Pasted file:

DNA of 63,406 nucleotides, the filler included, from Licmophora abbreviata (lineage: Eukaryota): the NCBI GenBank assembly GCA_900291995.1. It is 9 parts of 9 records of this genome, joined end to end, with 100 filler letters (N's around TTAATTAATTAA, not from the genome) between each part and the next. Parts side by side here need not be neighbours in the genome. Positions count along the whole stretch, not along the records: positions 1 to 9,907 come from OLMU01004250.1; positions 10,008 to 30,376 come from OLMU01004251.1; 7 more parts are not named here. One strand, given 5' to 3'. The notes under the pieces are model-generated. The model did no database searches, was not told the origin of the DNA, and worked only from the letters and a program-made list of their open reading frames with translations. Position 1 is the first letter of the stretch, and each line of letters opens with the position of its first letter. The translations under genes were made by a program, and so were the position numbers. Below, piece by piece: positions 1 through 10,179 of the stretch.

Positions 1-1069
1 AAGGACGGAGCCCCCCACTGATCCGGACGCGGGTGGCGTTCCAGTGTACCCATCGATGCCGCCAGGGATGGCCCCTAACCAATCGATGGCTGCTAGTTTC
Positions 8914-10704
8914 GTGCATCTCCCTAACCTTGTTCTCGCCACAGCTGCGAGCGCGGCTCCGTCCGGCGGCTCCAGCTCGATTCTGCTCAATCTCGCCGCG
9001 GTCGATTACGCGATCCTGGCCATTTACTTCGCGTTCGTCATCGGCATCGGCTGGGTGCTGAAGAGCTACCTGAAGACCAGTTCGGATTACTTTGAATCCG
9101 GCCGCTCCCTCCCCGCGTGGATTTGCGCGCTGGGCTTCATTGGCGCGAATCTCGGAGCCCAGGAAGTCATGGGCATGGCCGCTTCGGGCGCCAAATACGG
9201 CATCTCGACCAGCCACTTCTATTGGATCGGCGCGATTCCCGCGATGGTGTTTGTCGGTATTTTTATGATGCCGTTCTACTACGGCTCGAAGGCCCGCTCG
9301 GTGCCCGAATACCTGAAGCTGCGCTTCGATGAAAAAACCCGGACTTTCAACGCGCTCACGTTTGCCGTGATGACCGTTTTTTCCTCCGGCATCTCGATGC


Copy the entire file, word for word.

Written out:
DNA of 63,406 nucleotides, the filler included, from Licmophora abbreviata (lineage: Eukaryota): the NCBI GenBank assembly GCA_900291995.1. It is 9 parts of 9 records of this genome, joined end to end, with 100 filler letters (N's around TTAATTAATTAA, not from the genome) between each part and the next. Parts side by side here need not be neighbours in the genome. Positions count along the whole stretch, not along the records: positions 1 to 9,907 come from OLMU01004250.1; positions 10,008 to 30,376 come from OLMU01004251.1; 7 more parts are not named here. One strand, given 5' to 3'. The notes under the pieces are model-generated. The model did no database searches, was not told the origin of the DNA, and worked only from the letters and a program-made list of their open reading frames with translations. Position 1 is the first letter of the stretch, and each line of letters opens with the position of its first letter. The translations under genes were made by a program, and so were the position numbers. Below, piece by piece: positions 1 through 10,179 of the stretch.

Positions 1-1069
1 AAGGACGGAGCCCCCCACTGATCCGGACGCGGGTGGCGTTCCAGTGTACCCATCGATGCCGCCAGGGATGGCCCCTAACCAATCGATGGCTGCTAGTTTC
Positions 8914-10704
8914 GTGCATCTCCCTAACCTTGTTCTCGCCACAGCTGCGAGCGCGGCTCCGTCCGGCGGCTCCAGCTCGATTCTGCTCAATCTCGCCGCG
9001 GTCGATTACGCGATCCTGGCCATTTACTTCGCGTTCGTCATCGGCATCGGCTGGGTGCTGAAGAGCTACCTGAAGACCAGTTCGGATTACTTTGAATCCG
9101 GCCGCTCCCTCCCCGCGTGGATTTGCGCGCTGGGCTTCATTGGCGCGAATCTCGGAGCCCAGGAAGTCATGGGCATGGCCGCTTCGGGCGCCAAATACGG
9201 CATCTCGACCAGCCACTTCTATTGGATCGGCGCGATTCCCGCGATGGTGTTTGTCGGTATTTTTATGATGCCGTTCTACTACGGCTCGAAGGCCCGCTCG
9301 GTGCCCGAATACCTGAAGCTGCGCTTCGATGAAAAAACCCGGACTTTCAACGCGCTCACGTTTGCCGTGATGACCGTTTTTTCCTCCGGCATCTCGATGC